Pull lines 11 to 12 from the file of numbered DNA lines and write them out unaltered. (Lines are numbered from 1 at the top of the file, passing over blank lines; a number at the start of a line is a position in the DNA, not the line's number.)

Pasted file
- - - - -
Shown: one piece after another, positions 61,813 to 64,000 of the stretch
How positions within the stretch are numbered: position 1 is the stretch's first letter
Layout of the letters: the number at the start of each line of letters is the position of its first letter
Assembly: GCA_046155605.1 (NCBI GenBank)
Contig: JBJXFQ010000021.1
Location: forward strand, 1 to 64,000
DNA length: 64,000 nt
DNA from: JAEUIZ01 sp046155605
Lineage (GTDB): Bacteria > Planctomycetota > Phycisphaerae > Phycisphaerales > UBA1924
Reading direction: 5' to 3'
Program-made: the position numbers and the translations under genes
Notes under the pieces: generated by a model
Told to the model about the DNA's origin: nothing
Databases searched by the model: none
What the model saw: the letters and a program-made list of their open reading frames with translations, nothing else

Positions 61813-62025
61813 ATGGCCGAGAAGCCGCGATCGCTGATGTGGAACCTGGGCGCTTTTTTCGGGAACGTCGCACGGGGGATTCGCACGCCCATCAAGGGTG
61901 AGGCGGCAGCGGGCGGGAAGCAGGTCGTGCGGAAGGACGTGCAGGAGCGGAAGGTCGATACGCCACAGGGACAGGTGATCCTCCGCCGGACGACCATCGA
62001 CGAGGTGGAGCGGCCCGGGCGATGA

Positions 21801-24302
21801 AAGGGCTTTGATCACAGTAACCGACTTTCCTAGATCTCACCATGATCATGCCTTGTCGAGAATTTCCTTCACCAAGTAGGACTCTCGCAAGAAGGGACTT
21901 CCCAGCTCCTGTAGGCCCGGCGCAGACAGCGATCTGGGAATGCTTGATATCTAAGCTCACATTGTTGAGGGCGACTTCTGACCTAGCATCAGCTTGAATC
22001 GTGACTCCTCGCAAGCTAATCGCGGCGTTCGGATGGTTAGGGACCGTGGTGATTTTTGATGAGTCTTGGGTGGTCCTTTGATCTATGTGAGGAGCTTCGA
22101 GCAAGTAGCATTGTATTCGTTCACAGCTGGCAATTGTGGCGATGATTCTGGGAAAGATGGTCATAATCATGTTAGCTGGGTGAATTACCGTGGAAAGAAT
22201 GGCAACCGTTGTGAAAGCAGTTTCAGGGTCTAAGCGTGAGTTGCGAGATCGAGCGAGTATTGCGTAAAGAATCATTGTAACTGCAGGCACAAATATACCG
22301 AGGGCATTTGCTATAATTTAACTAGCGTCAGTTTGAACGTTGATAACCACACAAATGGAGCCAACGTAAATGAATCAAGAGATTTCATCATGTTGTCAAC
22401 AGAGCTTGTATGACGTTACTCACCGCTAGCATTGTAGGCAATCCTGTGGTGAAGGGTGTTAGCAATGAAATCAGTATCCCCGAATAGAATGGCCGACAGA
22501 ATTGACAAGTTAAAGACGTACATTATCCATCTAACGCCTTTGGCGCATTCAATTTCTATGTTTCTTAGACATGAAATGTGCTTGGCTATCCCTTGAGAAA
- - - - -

Program-made: the position numbers and the translations under genes
Notes under the pieces: generated by a model